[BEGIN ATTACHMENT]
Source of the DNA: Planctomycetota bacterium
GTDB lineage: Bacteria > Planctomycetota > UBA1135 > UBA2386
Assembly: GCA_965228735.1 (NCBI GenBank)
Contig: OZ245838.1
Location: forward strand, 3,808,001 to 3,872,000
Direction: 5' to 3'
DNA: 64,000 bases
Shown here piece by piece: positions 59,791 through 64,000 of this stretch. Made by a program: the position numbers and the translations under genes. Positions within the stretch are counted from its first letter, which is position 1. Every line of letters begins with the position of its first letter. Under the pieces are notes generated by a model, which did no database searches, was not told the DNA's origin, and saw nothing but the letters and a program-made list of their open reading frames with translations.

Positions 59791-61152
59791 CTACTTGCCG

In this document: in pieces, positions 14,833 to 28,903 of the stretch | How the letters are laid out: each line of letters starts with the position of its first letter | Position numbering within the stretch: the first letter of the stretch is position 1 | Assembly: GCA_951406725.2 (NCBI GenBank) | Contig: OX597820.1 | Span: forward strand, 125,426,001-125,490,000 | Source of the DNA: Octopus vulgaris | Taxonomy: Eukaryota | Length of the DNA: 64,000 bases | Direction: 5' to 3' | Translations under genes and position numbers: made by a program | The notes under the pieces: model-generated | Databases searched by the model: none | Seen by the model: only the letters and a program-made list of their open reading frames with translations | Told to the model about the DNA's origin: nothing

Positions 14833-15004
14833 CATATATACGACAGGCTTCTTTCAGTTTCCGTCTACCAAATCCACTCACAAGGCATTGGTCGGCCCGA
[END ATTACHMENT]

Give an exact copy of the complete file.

Source of the DNA: Planctomycetota bacterium
GTDB lineage: Bacteria > Planctomycetota > UBA1135 > UBA2386
Assembly: GCA_965228735.1 (NCBI GenBank)
Contig: OZ245838.1
Location: forward strand, 3,808,001 to 3,872,000
Direction: 5' to 3'
DNA: 64,000 bases
Shown here piece by piece: positions 59,791 through 64,000 of this stretch. Made by a program: the position numbers and the translations under genes. Positions within the stretch are counted from its first letter, which is position 1. Every line of letters begins with the position of its first letter. Under the pieces are notes generated by a model, which did no database searches, was not told the DNA's origin, and saw nothing but the letters and a program-made list of their open reading frames with translations.

Positions 59791-61152
59791 CTACTTGCCG

In this document: in pieces, positions 14,833 to 28,903 of the stretch | How the letters are laid out: each line of letters starts with the position of its first letter | Position numbering within the stretch: the first letter of the stretch is position 1 | Assembly: GCA_951406725.2 (NCBI GenBank) | Contig: OX597820.1 | Span: forward strand, 125,426,001-125,490,000 | Source of the DNA: Octopus vulgaris | Taxonomy: Eukaryota | Length of the DNA: 64,000 bases | Direction: 5' to 3' | Translations under genes and position numbers: made by a program | The notes under the pieces: model-generated | Databases searched by the model: none | Seen by the model: only the letters and a program-made list of their open reading frames with translations | Told to the model about the DNA's origin: nothing

Positions 14833-15004
14833 CATATATACGACAGGCTTCTTTCAGTTTCCGTCTACCAAATCCACTCACAAGGCATTGGTCGGCCCGA